The Middle East is being dragged into anarchy by a belt of state-backed militias and armed groups. Wealthy Arab states have to take responsibility for creating the problem
The idea that “the world will be a better place” after the death of Isis leader Abu Bakr al-Baghdadi is a far-fetched one. Sure, Isis was dealt a major blow, but that hardly makes the Middle East a better-looking place. It makes it look like a pig wearing makeup.
Isis effectively took a wrecking ball to the Arab world. The group’s main aim was to blur existing national borders in favour of its “caliphate”. But its historic and dramatic rise left us struggling to recognise the wider Middle East’s descent into anarchy.
Both in its structure and in its lust for power, Isis was a reflection of what’s happened to the region – now nothing more than a decadent corpse, devastated not by Isis alone but by an unprecedented hike in the number of militias and armed groups.
Whether you call them militias, armies, rapid forces or whatever you’d prefer depends on where you stand. This belt of militias extends across Libya, Sudan, Yemen, Iraq, Syria and Lebanon. It is a complicated pattern of armed groups created to fight each other as part of an endless multi-layered cold war shaping the region’s future.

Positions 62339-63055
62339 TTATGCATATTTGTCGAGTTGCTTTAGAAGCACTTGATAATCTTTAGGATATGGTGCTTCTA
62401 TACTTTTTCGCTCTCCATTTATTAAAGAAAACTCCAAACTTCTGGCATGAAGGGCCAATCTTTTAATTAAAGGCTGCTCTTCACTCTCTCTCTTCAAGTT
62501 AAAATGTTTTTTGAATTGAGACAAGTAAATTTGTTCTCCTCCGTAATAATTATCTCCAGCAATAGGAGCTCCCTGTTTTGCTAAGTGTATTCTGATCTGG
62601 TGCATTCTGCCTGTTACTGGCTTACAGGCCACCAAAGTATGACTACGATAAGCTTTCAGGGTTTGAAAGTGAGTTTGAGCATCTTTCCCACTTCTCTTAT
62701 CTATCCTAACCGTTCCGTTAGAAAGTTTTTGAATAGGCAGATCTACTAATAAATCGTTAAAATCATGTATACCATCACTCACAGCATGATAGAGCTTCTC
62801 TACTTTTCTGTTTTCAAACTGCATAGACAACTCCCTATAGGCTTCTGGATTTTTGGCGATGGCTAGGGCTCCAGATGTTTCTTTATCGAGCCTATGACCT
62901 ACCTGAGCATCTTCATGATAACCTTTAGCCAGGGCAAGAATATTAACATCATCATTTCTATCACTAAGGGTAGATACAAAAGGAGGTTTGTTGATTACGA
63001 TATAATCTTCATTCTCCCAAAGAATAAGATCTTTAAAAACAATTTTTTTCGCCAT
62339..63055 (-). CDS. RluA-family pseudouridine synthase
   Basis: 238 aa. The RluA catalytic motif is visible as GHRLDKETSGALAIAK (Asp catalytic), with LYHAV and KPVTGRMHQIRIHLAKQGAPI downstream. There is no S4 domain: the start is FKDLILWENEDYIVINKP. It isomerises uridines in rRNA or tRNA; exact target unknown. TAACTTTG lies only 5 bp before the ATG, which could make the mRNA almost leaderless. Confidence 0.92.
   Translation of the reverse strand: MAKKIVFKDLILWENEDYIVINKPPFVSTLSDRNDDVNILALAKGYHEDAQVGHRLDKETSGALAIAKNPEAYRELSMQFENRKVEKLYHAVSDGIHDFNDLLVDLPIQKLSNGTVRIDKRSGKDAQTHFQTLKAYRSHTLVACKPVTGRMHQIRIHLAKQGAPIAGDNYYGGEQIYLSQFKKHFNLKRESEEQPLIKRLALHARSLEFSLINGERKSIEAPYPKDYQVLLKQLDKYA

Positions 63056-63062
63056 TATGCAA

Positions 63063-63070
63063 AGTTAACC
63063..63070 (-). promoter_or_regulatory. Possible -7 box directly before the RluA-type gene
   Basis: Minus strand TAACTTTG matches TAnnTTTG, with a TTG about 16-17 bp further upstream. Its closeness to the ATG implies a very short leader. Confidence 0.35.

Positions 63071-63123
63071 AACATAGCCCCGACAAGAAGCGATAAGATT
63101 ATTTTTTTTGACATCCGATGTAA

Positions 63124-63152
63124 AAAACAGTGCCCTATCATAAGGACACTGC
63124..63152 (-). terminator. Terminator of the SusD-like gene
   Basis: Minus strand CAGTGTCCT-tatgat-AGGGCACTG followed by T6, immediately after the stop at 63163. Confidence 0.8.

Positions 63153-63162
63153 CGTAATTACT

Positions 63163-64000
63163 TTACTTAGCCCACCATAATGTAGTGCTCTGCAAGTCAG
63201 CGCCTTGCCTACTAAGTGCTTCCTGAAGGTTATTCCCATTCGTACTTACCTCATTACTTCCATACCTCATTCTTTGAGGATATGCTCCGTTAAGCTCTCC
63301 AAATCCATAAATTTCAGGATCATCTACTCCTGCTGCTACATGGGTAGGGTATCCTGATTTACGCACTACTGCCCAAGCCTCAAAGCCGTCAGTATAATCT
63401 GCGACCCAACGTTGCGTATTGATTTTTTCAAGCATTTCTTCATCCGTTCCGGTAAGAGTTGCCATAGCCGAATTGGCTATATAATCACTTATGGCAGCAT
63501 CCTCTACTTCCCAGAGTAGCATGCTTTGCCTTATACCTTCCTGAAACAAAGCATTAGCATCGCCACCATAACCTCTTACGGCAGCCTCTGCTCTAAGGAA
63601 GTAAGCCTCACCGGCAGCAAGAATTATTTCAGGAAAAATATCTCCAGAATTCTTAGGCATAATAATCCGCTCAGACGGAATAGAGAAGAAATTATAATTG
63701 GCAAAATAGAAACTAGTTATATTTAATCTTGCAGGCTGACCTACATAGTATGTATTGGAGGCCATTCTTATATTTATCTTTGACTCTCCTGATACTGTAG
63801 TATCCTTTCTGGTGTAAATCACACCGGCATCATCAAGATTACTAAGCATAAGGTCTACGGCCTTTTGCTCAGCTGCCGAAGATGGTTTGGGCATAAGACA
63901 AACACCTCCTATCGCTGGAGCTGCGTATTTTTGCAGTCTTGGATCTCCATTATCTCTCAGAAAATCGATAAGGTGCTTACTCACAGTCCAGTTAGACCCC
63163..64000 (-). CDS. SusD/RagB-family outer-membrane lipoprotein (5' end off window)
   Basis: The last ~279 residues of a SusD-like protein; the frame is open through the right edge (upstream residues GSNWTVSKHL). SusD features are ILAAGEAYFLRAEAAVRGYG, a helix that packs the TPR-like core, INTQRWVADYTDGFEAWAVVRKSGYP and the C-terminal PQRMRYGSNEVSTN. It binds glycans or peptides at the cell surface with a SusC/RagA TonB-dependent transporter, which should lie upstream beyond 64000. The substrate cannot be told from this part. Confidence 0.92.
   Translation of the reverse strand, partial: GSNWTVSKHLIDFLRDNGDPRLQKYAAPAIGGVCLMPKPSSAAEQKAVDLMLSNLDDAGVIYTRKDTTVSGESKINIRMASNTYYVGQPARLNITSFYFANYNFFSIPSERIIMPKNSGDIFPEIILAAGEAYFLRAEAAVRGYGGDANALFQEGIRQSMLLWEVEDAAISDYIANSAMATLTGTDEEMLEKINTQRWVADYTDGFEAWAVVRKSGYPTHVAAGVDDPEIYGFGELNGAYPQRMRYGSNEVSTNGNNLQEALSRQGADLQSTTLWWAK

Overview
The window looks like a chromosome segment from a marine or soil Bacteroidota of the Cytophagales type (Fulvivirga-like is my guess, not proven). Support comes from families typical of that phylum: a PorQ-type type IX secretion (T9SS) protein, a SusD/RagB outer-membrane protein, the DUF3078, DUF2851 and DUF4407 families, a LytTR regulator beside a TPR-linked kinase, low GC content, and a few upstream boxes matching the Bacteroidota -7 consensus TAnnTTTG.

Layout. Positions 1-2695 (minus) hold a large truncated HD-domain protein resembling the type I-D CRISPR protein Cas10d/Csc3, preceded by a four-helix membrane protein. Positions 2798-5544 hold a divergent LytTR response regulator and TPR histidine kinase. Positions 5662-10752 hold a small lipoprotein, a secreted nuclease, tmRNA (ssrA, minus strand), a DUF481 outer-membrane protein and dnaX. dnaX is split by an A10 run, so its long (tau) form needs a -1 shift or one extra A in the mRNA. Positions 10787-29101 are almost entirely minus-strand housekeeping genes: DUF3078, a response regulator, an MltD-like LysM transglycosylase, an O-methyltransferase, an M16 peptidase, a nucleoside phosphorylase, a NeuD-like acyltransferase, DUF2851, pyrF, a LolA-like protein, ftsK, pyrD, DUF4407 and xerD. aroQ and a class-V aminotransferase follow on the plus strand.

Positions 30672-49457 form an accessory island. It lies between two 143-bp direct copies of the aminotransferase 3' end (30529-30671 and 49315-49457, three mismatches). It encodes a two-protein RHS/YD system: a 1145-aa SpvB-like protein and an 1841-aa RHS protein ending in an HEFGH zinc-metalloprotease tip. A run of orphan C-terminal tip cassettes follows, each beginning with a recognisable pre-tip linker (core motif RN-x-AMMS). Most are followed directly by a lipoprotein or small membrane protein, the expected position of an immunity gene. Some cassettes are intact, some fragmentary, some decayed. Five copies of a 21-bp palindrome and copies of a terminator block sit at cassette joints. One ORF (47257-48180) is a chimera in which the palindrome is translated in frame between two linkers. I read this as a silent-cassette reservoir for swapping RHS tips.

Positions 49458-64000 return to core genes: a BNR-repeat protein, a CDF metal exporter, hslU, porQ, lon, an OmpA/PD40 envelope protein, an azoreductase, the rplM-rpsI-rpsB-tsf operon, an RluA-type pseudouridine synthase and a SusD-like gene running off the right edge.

They are wreaking havoc within and beyond the borders of the post-independence Arab state as we know it, and threatening its very existence. Although they have conflicting ideological, ethnical, geographical and tribal agendas, they all share one motive: serving the interests of big regional players, many of whom helped create them in the first place.
Iran was the first to devise the idea of a militia more powerful than the state, a force to control the state from within as part of a regional sectarian project. In Lebanon, the creation of Hezbollah – which has increased its power and survived for decades – was a great success. It sent a wave of admiration throughout the whole region, especially (and ironically) among Iran’s rivals in the Gulf.
Categories: The Muslim Times